2013 Inductee Bios
(Click on a name below to view player bio)
The Roy Hobbs Hall of Fame selected its Charter Class of Inductees and has honored 17 individuals during 2 Induction ceremonies at the 2013 Roy Hobbs World Series.
The Trustees of the Roy Hobbs Hall of Fame announced the inaugural class of the Roy Hobbs Hall of Fame in August, and the Induction Ceremonies were held on Sunday evenings – November 3 and 17 – in the Terry Park Stadium Plaza.
The Class of 2013 includes 17 players, coaches, managers, administrators, organizers and umpires whom the Trustees cited for outstanding contributions to the Game of Baseball, their teammates and baseball colleagues.
“While there were tough decisions to be made, we believe that these 17 men embody the principles upon which the Roy Hobbs Hall of Fame was created, and they exemplify the Hall of Fame Mission Statement,” the Trustees said in a statement.
“We are pleased to present the Class of 2013, a class that sets a high standard for all future Roy Hobbs Hall of Fame consideration,” the statement said. “We believe these men have had a significant impact on amateur baseball, both in their individual communities and in their participation in and representation of Roy Hobbs Baseball and the Roy Hobbs World Series.”
Click on the names below to view player bios.
Alfred Ayala’s profession is a family physician, which means he’s a doctor who can take care of all sorts of ailments. No doubt, filling out prescription forms for patients is part of his life.
Away from the office, he takes care of other things – scheduling baseball games, organizing trips to Fort Myers for the Roy Hobbs World Series, filling out lineup cards and herding pitchers from his catcher’s position.
You name it in Puerto Rico, if it comes to baseball Alfred Ayala has probably done or been part of it. He’s organized teams and coordinates the logistics of travel, according to Carlos Morales, who nominated Alfred for the inaugural class of the Roy Hobbs Hall of Fame.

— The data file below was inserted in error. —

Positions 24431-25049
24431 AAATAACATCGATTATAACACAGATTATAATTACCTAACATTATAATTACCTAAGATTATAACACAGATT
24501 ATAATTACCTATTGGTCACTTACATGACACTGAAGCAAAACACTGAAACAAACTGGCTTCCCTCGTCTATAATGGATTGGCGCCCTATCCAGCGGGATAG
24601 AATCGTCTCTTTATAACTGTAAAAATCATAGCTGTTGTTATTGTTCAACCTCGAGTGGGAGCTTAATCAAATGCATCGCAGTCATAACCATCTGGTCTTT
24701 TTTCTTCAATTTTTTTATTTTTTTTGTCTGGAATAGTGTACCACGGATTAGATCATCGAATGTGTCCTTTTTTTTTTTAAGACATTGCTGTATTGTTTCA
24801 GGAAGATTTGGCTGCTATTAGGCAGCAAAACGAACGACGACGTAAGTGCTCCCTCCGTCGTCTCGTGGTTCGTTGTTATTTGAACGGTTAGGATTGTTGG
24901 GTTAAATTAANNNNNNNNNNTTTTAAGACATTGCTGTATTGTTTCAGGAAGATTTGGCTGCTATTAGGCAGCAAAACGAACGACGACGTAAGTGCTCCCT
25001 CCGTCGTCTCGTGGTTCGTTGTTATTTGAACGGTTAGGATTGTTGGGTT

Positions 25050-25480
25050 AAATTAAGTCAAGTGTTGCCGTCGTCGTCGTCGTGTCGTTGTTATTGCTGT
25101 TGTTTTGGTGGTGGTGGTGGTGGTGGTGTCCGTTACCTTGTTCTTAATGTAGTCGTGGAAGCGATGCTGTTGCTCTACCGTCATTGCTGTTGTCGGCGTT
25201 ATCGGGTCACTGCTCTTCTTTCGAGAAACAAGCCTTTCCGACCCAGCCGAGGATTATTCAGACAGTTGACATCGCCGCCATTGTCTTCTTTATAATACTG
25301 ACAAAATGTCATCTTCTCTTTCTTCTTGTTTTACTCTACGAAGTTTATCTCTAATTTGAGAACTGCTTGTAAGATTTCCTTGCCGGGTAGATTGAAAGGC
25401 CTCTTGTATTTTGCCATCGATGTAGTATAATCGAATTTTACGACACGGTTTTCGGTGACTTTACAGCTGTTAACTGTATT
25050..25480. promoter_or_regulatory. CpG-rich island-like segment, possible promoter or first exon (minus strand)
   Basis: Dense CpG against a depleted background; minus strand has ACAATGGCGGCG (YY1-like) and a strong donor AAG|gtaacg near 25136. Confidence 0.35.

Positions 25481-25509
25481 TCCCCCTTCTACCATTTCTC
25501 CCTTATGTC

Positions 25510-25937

“Dedicated to promote the game of baseball at every level,” Morales wrote in his nomination letter.
That dedication to baseball in general and Roy Hobbs Baseball in particular are the reasons Alfred Ayala is going into the Roy Hobbs Hall of Fame as a member of its inaugural class.
Baseball has been part of Alfred’s life since boyhood on an island with a rich baseball tradition. It was at a neighborhood field next to his home where he got hooked on the game. The lure of baseball was powerful to the boy.
“That ballpark attracted me so much that one day I got lost from my house, my family started looking for me and they found me at the park with my father’s glove trying to convince old people to let me play,” Alfred said. “I was 5 years of age but thank God my father told my family to let me be at the park whenever I wanted to.”
Now, Alfred’s trips to play baseball means annual jet trips to Fort Myers and not walks to a park.
– Glenn Miller
Troy Cox’s Roy Hobbs resume is as impressive, perhaps, as anybody’s. His Palm Bay Americans have won 8 Roy Hobbs Series titles and been runner-up 6 times.
But winning takes second place for Troy Cox. He is about playing baseball and making it possible for others to play. And, on that point, his resume dwarfs winning.
In Florida’s Brevard County, “Troy Cox IS baseball,” according to David Darrah’s Roy Hobbs HoF nomination form.
Troy started organizing adult baseball in his home on Florida’s east coast in 1980, well before the founding of Roy Hobbs. As a manager and administrator, he’s made baseball and, since 1990, Roy Hobbs thrive in his community as well as building championship teams.